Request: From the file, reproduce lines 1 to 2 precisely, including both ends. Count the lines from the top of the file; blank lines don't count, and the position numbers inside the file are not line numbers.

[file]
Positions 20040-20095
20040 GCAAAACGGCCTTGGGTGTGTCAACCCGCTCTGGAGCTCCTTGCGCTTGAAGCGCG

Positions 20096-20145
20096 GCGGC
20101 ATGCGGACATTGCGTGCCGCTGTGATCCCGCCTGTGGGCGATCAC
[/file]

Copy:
Positions 20040-20095
20040 GCAAAACGGCCTTGGGTGTGTCAACCCGCTCTGGAGCTCCTTGCGCTTGAAGCGCG